The federal government wants to better protect children, but companies are fighting back: stricter rules for chocolate advertising

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The federal government wants to regulate advertising to children.
Leah HartmannPolitics Editor

Upbeat music, cute cartoon characters, laughing children – and at the center of it all is a chocolate bar. Authorities have been trying for years to reach an agreement with food companies on voluntary rules for candy advertising specifically aimed at children. But the restrictions that the industry itself is willing to impose do not go far enough for the federal government.

That’s why he wants to take action now. Food law will soon be revised. Within this framework, the federal government also plans to regulate advertising to children. Namely advertising for all products that are too sweet, too fatty, too salty or too high in energy according to nutritional advice.

It will be concrete next year

The SonntagsZeitung already reported on the plans in the spring. These have now become more concrete: the Federal Office for Food Safety and Veterinary Affairs wants to come up with a concrete proposal in the first half of 2024. All interested parties can then comment on this before parliament decides whether the regulations will be tightened.

Research shows that regulation can have drastic consequences for food companies. At least if it is enshrined in law, which the federal government has been campaigning for for years. He demands that companies adhere to the recommendations of the World Health Organization (WHO) when advertising to children.

80 percent of advertising is influenced

Under the name Swiss Pledge, the major food companies committed in 2010 not to advertise sweets and other unhealthy products to children under the age of 13. For several years now, the voluntary commitment also applies to advertising on social media. But the criteria for what is considered unhealthy are much more limited than those of the WHO. Nearly 80 percent of advertising aimed at children would no longer be permitted under WHO regulations in the future, according to the results of research by the Arc Neuchâtel University of Applied Sciences on behalf of the federal government.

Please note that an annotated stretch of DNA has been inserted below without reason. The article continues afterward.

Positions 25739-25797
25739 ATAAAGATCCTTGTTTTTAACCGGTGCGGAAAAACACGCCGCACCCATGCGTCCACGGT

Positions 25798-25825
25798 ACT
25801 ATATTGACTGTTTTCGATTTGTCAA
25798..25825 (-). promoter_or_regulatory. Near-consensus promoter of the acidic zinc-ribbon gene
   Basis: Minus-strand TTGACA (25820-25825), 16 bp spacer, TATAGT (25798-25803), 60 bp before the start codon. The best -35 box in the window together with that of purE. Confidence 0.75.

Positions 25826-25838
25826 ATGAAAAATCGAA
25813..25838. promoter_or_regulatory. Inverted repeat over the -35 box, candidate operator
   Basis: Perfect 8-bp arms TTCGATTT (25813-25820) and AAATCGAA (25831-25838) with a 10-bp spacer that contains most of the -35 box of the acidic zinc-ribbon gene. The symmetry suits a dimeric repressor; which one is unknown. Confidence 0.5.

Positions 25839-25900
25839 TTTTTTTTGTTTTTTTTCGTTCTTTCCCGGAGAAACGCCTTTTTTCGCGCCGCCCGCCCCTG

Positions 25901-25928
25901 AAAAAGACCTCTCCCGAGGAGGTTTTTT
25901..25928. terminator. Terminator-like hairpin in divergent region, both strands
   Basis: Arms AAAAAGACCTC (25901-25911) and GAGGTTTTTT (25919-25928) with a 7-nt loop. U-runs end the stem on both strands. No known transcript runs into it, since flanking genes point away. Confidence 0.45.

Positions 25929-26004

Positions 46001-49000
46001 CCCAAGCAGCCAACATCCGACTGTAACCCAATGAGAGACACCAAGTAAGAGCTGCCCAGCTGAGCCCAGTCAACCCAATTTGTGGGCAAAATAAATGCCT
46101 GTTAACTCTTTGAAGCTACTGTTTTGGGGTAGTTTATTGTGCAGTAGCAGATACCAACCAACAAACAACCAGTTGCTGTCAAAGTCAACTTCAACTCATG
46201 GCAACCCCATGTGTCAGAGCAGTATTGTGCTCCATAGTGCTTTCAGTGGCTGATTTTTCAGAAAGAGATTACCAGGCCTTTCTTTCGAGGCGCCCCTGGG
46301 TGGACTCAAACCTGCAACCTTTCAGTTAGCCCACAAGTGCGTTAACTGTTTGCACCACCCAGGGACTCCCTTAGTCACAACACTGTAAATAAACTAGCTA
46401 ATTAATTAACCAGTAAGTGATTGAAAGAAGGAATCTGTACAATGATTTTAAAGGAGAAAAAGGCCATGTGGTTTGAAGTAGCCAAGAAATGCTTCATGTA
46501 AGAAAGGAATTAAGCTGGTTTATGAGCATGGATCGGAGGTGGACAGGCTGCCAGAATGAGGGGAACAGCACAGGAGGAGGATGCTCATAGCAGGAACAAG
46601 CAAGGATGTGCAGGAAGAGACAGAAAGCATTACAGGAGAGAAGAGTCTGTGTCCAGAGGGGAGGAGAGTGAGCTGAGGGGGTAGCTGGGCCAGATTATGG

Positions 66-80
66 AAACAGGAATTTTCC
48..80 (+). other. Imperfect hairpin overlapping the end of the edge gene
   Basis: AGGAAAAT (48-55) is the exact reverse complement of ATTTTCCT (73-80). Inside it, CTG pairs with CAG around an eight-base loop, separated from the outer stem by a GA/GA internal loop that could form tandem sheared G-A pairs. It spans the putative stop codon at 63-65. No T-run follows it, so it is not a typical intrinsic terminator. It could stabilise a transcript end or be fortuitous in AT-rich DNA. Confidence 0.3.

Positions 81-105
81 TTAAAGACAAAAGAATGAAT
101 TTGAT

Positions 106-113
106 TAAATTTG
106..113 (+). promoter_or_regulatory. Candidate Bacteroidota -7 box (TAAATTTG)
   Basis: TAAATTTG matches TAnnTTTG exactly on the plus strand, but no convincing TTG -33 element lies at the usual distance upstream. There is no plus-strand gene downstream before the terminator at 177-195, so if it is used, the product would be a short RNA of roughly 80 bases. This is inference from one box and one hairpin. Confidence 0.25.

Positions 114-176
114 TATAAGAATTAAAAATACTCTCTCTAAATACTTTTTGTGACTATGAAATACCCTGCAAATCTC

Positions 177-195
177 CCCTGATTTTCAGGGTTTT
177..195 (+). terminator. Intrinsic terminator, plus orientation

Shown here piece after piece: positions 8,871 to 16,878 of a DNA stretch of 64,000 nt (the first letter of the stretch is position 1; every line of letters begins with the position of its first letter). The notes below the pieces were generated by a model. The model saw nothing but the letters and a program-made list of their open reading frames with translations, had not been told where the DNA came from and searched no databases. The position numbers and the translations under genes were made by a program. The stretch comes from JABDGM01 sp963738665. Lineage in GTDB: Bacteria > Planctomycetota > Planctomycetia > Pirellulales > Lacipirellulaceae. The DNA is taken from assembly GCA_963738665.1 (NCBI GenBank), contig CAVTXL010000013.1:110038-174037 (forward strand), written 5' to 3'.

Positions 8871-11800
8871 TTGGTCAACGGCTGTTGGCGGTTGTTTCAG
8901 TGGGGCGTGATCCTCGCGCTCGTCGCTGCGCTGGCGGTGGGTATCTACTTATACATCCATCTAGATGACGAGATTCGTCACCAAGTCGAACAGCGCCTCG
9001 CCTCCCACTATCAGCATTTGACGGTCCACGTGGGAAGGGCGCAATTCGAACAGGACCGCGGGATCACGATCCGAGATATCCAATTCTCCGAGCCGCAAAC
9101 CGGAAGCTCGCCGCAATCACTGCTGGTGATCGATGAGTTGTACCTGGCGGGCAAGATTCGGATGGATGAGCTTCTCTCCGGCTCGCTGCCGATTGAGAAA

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Consumer advocates are fighting over legal barriers. President and SP state councilor Nadine Masshardt (39) believes that children should not be constantly confronted with incentives for unhealthy food. She points to the high annual health care costs that cause overweight and obesity. In 2012, the federal government estimated approximately 8 billion francs.


With social media and YouTube, the problem has taken on a new dimension, says Sophie Michaud Gigon (48), Vaud Green National Councilor and Secretary General of the French-speaking Swiss consumer association FRC: “We are losing control.” The voluntary efforts of companies are not sufficient, because on the one hand, too few companies participate and on the other hand, the self-imposed restrictions do not go far enough.

The industry is fighting it

Swiss Pledge rejects legal restrictions on advertising. Evaluations show that voluntary regulation works. Moreover, companies oppose adopting the WHO recommendations because it is then “no longer the Swiss legislature, but international organizations that decide what advertising is allowed.”

Michaud Gigon does not accept this argument. It makes sense to follow the WHO recommendations. But it is Parliament that decides and not the organization. In Germany, advertising regulation is currently being planned, based on WHO guidelines.




I am Liam Livingstone and I work in a news website. My main job is to write articles for the 24 Instant News. My specialty is covering politics and current affairs, which I'm passionate about. I have worked in this field for more than 5 years now and it's been an amazing journey. With each passing day, my knowledge increases as well as my experience of the world we live in today.

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